Doe hates to be milkedgreenspun.com : LUSENET : Dairygoats : One Thread
I have a just turned two year old nigerian doe who was a first freshener last year with one buck kid. She nursed him fine but was a royal pain for me to try and milk. Even while eating her grain she kicked, jumped and avoided this at all cost. I wasn't able to get a whole lot from her, but I don't know if this was due to congested udder or merely she didn't give me a good situation to try and milk. Can does with congested udders give enough to satisfy kids? Could this doe just be a rare difficult one? She is due to kid again in April and I'd like to solve this problem if possible.
-- moonspinner (email@example.com), January 07, 2002
If her udder is really is congested, warm wash cloths and massaging will help. I have seen contraptions for cows to stop them from kicking while being milked, but I've never seen or heard of one for a goat. Make sure the area where your milk stand is, is calm. No tractors going in & out, no nosey goats peaking their head through and taking little "nips" from each other.
One of my very first goats was terrible to milk, she never calmed down even after a few kiddings. She was gorgeous, but awful on the milk stand. And I packed her suitcase and sent her on her way just for that reason. Sorry I can't be more helpful.
-- Charleen in WNY (firstname.lastname@example.org), January 07, 2002.
Once in awhile I will let my does milk an unsold buckling, even does who have only been milked on the milk stand for years, will sometimes fight being milked. They seem to want to keep it all for the babies, and won't properly let down their milk to even empty the udder. Once the kid is weaned and in the freezer they go right back to the calm normal milkers they once were. Vicki
-- Vicki McGaugh TX (email@example.com), January 07, 2002.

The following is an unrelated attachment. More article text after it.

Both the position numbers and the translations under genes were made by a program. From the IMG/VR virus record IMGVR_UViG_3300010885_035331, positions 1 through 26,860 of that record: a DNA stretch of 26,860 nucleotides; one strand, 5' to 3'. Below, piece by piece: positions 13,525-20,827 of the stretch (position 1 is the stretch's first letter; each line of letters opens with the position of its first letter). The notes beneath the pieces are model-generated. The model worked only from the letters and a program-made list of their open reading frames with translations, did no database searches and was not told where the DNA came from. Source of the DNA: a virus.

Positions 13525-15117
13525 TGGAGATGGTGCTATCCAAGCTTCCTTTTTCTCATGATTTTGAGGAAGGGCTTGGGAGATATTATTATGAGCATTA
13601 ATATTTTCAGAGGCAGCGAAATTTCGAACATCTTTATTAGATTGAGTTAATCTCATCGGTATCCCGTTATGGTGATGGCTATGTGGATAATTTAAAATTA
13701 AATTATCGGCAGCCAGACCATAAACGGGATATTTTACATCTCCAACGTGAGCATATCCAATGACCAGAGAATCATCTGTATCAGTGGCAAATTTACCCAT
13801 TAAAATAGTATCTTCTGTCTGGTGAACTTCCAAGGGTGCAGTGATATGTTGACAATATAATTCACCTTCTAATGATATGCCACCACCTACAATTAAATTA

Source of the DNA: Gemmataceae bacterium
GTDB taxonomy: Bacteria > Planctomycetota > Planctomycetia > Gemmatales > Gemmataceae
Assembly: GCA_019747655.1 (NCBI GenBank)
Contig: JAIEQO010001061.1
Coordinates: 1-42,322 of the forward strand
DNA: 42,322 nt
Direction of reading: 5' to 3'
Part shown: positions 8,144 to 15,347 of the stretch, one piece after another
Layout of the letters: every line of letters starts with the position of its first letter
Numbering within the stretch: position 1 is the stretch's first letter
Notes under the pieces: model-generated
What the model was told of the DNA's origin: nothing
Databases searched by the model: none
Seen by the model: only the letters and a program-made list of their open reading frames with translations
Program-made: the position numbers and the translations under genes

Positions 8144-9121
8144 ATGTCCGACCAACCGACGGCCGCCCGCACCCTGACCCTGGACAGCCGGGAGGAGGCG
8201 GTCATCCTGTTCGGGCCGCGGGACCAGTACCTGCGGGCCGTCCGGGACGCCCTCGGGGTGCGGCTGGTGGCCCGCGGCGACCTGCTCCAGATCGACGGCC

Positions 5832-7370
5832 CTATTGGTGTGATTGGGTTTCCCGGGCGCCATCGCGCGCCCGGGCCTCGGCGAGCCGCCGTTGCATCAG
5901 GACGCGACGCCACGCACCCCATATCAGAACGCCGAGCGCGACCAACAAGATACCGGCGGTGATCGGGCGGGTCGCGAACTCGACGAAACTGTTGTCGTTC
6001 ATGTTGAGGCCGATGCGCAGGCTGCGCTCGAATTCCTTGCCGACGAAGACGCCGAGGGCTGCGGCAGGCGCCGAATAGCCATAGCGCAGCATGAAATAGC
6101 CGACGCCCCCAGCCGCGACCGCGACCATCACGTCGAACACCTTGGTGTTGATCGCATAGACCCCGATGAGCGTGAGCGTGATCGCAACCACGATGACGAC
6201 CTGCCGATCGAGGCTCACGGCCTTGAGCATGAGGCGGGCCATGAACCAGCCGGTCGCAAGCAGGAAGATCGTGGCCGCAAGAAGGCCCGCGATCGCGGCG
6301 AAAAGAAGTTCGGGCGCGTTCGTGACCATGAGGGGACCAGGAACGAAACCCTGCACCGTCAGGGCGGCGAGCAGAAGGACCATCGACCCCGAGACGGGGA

Yes, my does are like that too. They are afraid I'm trying to strave the kids to death! you can trick them by putting the kid on to nurse for a moment, then pull him off right away, her milk will have let down.
But with a first freshener, she knows nothing about being milked except what you teach her. Be gentle, but persistent, keep milking even if she kicked the bucket halfway across the pen! If they ever get the idea that they can get you to stop milking when they throw a fit, it is very hard to break the habit, but it can be done. also do not give them more grain when they start to kick, then they will learn to kick everytime they want more grain, and will figure that once the grain runs out ,you have no right to continue milking!
I hold the leg closest to me with my left hand and milk with the right hand. Hold it just above the hock, and firmly. It makes it a lot harder for them to act up and in time, they will stop trying. I hold the legs on all first time milkers, so that they do not get started in the habit of kicking. After a while it is not necessary any longer.
-- Rebekah (firstname.lastname@example.org), January 07, 2002.
I used to sometimes tie one leg of a persistent kicker, fastening the end of a short rope or tie-down to the back of the stand.
-- mary (email@example.com), January 07, 2002.
An old cow dairyman told me to put my does on the stand before they are due and get them used to having their udders touched and their bodies handled in these strange ways. I've done that with each doe daily for at least a couple months before they are due and (knock on wood) have never had any troubles.